Ingrid Ault, director for Think Local First, urged county officials to think about how they spend their money. Citing a frequently quoted figure from buy-local movements nationwide, she said even a 10% shift in spending habits can make a powerful difference in terms of local jobs, wages and economic impact.
Jesse Bernstein, president of the Ann Arbor Area Chamber of Commerce, said he doesn’t think we’ll get the “battleships” back, referring to GM and Ford, which employed thousands of workers. It’s important to invest in the economic development agency Ann Arbor SPARK, he said, to find alternatives for the future of the local economy. Groups like the chambers of commerce, SCORE (the Service Corps of Retired Executives), and the Small Business & Technology Development Center are other resources – the county needs to develop commerce at all levels, he said.
Bernstein said the idea of investing pension dollars locally was huge, but that other options, like microlending, should be considered too. Commissioner Leah Gunn, who also serves on the retirement commission, noted that the county is setting up a microloan program through the Eastern Leaders Group. [The plan is to have two funds, one managed by the Center for Empowerment & Economic Development (CEED) for more conventional loans, the other managed by Ann Arbor SPARK for higher risk loans to businesses with greater growth potential.]
Smith asked Tony VanDerworp, the county’s director of planning & environment, to talk about the Ann Arbor Region Success initiative. VanDerworp described it as a 10-year strategy focused on three areas: talent development, economic development and quality of life. Action teams have formed that are each led by a community “champion,” he said, and it’s their responsibility to take leadership and move the projects forward. There are action teams so far for regional transit, a young professionals network, Wireless Washtenaw and several others.
The group spent a fair amount of time talking about public safety & justice, which accounts for about 50% of the county’s general fund budget. Bernstein said that if the county is really looking at structural change, they need to deal with issues like the number of police and fire departments countywide. How many police chiefs are really needed? The municipalities in Washtenaw need to find ways to provide services and not compromise safety while not duplicating efforts, he said.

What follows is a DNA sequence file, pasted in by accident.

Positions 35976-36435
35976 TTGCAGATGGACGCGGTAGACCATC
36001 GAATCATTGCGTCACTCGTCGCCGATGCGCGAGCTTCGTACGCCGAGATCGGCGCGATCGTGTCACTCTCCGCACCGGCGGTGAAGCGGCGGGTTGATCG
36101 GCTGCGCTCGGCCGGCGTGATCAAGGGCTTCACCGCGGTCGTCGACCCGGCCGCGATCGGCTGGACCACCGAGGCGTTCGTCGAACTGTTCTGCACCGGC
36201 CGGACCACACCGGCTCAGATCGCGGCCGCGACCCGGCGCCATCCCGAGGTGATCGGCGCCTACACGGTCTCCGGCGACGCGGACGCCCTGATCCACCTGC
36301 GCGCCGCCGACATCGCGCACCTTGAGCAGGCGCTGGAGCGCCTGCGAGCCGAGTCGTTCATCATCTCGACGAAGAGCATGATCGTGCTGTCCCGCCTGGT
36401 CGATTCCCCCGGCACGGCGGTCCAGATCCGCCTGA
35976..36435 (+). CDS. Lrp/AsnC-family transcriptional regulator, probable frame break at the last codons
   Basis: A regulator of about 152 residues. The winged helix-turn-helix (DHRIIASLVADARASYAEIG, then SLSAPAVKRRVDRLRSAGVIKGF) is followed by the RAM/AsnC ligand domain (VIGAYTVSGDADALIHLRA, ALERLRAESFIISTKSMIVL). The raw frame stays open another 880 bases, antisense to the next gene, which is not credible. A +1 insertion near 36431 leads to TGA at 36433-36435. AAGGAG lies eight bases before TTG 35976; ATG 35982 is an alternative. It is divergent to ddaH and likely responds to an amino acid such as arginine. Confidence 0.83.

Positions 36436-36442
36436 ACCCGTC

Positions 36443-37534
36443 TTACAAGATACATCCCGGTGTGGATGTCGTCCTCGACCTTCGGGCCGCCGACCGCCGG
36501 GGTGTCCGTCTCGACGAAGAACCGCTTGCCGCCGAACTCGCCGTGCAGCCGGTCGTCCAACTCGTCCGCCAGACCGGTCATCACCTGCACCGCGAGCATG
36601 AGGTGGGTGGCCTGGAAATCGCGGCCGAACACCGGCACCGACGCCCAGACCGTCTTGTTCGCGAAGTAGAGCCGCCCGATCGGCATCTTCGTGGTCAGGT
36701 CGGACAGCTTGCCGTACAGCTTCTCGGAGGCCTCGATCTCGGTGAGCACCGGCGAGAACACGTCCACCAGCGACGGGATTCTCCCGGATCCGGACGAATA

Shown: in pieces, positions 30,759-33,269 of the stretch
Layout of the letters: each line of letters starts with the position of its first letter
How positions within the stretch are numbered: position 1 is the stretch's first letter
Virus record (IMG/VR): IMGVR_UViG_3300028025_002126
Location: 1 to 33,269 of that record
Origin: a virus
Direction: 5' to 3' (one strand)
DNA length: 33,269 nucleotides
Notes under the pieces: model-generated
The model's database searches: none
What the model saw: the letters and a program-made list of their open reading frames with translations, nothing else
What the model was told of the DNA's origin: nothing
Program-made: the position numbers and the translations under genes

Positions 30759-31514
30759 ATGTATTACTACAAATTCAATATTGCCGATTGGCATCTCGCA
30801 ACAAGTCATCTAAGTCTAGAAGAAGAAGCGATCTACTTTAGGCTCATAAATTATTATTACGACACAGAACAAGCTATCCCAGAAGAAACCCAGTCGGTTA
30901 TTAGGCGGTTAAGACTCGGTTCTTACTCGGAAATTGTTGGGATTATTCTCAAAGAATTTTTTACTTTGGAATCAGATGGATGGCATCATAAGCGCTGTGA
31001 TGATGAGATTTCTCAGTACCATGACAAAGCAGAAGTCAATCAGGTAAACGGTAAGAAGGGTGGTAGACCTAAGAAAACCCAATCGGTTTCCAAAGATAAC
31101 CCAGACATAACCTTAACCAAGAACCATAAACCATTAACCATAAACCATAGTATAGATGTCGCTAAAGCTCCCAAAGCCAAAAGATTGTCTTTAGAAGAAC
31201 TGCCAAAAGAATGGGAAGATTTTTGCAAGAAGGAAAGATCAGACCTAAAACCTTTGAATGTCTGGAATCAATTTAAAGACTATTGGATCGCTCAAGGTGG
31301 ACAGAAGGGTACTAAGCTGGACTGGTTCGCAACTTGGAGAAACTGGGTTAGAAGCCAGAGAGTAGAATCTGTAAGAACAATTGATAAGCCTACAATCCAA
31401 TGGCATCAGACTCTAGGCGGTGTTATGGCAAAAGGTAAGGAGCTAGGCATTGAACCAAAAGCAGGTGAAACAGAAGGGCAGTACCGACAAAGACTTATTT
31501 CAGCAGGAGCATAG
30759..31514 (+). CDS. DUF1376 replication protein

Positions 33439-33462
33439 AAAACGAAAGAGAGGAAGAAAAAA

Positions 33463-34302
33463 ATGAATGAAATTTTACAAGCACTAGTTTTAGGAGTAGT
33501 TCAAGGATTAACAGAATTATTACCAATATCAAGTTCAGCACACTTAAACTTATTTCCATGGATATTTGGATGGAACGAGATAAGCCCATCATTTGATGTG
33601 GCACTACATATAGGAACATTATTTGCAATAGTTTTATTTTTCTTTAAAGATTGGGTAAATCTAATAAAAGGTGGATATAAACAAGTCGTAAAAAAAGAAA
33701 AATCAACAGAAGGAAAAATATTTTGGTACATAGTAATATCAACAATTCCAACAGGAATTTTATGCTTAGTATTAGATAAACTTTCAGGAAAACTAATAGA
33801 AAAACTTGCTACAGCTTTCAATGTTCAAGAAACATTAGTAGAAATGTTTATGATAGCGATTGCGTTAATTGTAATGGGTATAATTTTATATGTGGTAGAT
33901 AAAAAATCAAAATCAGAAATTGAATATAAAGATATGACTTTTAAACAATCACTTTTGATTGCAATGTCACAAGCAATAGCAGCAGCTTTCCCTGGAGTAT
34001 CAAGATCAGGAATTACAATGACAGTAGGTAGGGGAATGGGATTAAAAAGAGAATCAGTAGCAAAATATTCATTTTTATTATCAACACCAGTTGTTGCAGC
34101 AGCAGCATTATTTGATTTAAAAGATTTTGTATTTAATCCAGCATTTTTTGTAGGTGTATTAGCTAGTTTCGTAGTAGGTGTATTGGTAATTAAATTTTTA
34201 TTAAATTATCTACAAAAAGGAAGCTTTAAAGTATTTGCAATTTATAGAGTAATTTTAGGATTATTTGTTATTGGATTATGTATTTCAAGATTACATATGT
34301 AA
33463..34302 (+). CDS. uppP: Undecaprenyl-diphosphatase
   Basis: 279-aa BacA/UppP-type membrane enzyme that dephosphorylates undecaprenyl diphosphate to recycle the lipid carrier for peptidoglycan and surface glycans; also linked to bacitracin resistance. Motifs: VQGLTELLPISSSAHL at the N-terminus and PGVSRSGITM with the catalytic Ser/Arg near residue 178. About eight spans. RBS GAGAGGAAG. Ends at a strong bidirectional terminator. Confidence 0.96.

Gunn said that electing Jerry Clayton as sheriff last fall went a long way toward achieving that goal. He has the respect of other law enforcement officials in the county, she said, and she senses a cultural change under way that will lead to more collaboration.
Diane Keller of the Ypsilanti chamber asked whether fees could be raised for people who are jailed, so that they (rather than taxpayers) would bear the cost of incarceration. Guenzel said the challenge is that a lot of people in jail don’t have money to pay fees. That said, Clayton is looking at the fee structure to make sure that people pay if they have the resources. Smith added that Clayton is also emphasizing work release programs, so that people who are jailed can keep working at their jobs and return to jail after work, allowing them to earn money to pay for their incarceration.
In response to another question about fees, this time related to parks, Smith said the county is considering whether to raise fees for Rolling Hills Park & Waterpark, Independence Lake and Pierce Lake Golf Course. They might also pursue a liquor license for Pierce Lake, he said, as a way to increase revenues there.
As the meeting wrapped up, Smith asked the business people who attended to keep in touch as the county moves through its budget process: “We’re craving innovative solutions.”
The county’s timeline for the 2010 budget:
- June 3: Administration presents recommendations to the board of commissioners
- July 8: Board takes action on recommendations
- June-July: Administration negotiates with unions
- June-August: Internal work on recommendations within departments
- Sept. 16: Administration presents final 2010 budget to board for approval
- Nov. 18: Board votes on 2010 budget